A shaky global economy is scaring investors into bonds, sending long-term mortgage interest rates to their lowest levels in three months, according to data from mortgage backer Freddie Mac.
The average rate on the 30-year fixed rate mortgage (FRM) fell for the fourth straight week, slipping to 3.79 percent, excluding fees in the week ended January 28, 2015, down from 3.81 percent the previous week but still up from 3.66 percent the year before. It is now the lowest it has been since the week of October 29, 2015 when it averaged 3.76 percent.
The 15-year FRM carried an average rate of 3.07 percent, also a three-month low, down from 3.10 percent a week earlier, but up from 2.98 percent last year at this time. The 5-year adjustable rate mortgage (ARM), fell to an average of 2.90 percent, down from 2.91 percent a week ago, but up from 2.86 percent the previous year.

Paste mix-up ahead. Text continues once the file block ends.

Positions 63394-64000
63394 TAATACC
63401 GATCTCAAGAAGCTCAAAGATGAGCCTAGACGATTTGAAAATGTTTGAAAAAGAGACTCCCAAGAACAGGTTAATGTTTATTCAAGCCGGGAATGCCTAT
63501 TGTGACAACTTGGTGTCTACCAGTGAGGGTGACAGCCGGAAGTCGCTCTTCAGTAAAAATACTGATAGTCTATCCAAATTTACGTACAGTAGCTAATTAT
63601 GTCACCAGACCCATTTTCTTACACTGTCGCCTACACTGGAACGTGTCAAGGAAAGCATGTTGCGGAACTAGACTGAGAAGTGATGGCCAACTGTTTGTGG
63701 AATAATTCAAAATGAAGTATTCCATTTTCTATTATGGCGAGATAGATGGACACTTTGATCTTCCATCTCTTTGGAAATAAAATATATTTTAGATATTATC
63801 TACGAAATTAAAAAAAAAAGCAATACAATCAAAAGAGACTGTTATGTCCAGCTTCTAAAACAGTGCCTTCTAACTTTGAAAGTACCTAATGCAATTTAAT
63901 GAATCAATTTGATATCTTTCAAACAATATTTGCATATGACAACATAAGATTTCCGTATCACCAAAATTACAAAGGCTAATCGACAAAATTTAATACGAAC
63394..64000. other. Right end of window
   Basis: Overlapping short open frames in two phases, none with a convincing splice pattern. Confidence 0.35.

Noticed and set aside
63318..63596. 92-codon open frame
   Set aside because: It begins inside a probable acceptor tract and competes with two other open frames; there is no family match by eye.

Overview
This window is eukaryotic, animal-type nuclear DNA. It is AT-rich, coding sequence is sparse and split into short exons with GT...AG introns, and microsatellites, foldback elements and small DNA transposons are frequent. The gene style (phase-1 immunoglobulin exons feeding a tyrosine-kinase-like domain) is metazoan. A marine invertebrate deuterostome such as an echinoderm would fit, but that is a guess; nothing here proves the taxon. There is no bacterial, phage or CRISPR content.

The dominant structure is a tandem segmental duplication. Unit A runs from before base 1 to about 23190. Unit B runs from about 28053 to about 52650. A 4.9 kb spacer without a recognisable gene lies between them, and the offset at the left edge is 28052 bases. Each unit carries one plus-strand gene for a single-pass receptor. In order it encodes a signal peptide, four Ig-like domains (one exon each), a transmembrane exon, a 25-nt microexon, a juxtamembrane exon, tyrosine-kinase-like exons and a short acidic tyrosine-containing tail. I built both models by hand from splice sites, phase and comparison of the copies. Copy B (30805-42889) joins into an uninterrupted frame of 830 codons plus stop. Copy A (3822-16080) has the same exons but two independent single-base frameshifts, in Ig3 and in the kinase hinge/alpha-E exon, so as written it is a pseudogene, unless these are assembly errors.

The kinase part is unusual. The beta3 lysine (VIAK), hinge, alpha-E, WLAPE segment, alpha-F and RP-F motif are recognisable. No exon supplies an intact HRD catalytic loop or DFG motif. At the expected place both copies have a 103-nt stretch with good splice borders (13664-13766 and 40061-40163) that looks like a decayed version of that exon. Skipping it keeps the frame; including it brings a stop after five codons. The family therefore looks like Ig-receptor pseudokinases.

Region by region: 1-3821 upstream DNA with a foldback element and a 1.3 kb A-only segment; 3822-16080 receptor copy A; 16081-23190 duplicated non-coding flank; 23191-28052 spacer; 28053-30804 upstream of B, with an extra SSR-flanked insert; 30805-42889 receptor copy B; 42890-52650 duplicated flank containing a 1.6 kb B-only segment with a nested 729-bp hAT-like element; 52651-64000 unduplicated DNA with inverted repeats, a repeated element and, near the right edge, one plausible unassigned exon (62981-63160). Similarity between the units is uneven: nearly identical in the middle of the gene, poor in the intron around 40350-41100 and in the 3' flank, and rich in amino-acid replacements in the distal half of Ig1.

Freddie Mac chief economist Sean Becketti noted that the dip in rates coincides with the Federal Reserve’s decision this week to hold rates steady in the uncertain economic climate. “The yield on the 10-year Treasury stabilized around 2 percent this week, and the 30-year mortgage rate dipped 2 basis points to 3.79 percent, Becketti said. “The recent market turmoil has given the Fed pause; as was universally expected, the Fed stood pat this week but kept its options open for a rate increase in March. This week’s housing releases confirmed the momentum of home sales going into 2016. A hesitant Fed, sub-4-percent mortgage rates (at least for a little while longer), and strong housing fundamentals should generate a three percent increase in home sales this year.”
Rates are likely to stay low until global financial concerns are balanced out by a much more robust domestic economy.